An addiction intervention is a planned attempt by a group of people to encourage a loved one to seek professional treatment for drug and alcohol addiction. Ideally, an intervention should be a non-confrontational meeting that has been formally planned in advance. The meeting is between the members of the group and the person with a problem, and is held with the intention of helping the addict understand the need to seek professional treatment.
Some of the key signs to look for include:
- Declining personal hygiene and grooming: A person sinking into the grip of addiction will allow their personal appearance to deteriorate. As the grip of the substance of addiction takes hold, the addict’s mind is focused only on getting more of the drug each day, allowing other needs to deteriorate.
- Deceptive behavior: Someone in denial about the extent of their problem will go to great lengths to disguise their behavior. Some may drink before arriving at parties to avoid others seeing how much they really drink. Others may hide prescription medications or act deceptively about what type of drug they’re really taking.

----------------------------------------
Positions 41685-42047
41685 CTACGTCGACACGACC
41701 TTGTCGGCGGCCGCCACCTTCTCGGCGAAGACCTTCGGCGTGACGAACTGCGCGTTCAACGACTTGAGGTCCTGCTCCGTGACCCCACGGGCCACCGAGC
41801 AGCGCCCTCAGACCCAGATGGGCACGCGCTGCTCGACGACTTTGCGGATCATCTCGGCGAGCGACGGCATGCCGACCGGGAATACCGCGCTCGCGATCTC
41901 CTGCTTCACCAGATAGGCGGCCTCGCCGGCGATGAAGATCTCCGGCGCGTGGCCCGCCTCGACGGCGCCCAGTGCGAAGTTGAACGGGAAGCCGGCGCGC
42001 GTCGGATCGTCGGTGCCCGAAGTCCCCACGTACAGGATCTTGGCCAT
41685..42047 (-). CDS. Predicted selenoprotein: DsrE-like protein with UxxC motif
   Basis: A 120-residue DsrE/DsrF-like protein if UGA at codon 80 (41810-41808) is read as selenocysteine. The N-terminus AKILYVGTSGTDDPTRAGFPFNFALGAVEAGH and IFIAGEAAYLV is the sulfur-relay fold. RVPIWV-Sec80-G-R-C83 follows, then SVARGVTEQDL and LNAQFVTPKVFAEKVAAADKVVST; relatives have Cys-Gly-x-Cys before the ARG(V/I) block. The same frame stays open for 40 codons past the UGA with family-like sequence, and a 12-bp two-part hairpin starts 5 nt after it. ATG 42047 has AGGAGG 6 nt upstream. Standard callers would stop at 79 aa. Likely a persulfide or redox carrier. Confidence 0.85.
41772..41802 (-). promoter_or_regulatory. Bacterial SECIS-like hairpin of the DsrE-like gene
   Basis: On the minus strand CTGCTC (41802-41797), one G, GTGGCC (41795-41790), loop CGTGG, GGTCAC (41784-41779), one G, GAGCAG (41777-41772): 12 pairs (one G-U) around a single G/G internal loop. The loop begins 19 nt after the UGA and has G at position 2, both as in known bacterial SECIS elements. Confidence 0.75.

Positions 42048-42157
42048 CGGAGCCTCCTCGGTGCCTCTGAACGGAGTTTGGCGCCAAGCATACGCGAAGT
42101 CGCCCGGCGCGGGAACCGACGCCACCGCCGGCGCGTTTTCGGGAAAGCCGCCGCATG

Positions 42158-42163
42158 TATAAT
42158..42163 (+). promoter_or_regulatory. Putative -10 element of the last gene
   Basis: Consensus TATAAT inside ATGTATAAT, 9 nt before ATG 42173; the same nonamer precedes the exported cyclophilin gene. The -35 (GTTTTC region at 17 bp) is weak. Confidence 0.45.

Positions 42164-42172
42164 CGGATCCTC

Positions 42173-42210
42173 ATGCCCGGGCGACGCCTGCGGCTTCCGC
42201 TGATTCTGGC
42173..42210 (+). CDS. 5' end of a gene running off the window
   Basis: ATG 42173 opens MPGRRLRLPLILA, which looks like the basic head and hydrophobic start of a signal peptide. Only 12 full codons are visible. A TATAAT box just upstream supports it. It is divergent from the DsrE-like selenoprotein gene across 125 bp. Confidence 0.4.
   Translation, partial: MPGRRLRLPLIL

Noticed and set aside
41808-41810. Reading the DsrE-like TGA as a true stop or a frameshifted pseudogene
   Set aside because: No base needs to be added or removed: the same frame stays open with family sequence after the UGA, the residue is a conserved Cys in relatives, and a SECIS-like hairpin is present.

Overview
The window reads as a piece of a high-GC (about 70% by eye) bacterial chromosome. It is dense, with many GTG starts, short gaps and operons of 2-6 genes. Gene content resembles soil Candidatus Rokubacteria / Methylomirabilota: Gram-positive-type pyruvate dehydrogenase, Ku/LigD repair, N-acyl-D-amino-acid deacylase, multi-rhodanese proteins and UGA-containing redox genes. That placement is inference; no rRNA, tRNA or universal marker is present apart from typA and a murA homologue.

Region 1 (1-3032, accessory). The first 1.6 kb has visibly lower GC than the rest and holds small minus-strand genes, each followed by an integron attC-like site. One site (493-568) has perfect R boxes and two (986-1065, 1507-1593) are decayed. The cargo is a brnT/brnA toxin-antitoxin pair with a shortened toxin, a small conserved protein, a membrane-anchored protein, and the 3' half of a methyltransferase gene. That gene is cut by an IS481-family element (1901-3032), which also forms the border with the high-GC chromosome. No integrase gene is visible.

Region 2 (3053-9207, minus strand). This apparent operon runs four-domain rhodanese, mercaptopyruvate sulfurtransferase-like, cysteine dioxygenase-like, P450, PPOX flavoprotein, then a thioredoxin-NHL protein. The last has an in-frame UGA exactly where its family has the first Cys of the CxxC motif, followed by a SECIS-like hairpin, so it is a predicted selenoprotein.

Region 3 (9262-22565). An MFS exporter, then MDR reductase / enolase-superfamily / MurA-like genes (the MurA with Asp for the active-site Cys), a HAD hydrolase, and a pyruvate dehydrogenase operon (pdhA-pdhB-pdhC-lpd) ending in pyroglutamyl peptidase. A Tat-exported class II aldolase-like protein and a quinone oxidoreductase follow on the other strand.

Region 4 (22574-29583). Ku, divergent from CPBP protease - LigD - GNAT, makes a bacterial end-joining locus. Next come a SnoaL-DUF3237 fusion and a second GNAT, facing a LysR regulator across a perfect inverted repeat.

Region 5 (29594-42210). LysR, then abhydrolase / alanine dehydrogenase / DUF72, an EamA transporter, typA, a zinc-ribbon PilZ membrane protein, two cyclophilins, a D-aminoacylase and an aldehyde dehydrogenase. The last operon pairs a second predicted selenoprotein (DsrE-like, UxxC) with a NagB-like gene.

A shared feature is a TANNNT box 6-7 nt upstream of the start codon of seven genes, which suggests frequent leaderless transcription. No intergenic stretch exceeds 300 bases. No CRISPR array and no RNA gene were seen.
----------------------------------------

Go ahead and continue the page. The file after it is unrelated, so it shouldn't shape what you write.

- Unpredictable moods: Many addicts will experience unpredictable mood swings and behaviors that are more noticeable when already under the influence of the substance, or when they’re recovering after use. They may also become irrational or highly defensive at the slightest mention of their substance abuse problem.
- Financial problems: Funding a drug or alcohol addiction isn’t cheap. A person with a drug problem may experience more financial issues than can’t reasonably be explained.
- Tolerance: The nature of physical dependency can mean the person requires larger doses of a drug or larger quantities of alcohol to achieve the same effects that used to require much less. As tolerance develops, you may notice the person buying extra alcohol or more drugs just to feel normal.
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Most people assume an addiction intervention simply involves sitting down with the addict and talking about addiction. In reality, it’s vitally important to plan every step of the meeting carefully before anything is said to the addict.
Steps necessary for a well-planned addiction intervention include:
1. Formal planning: A concerned family member or friend proposes a meeting with the addicted person and decides to implement a plan to approach the situation properly.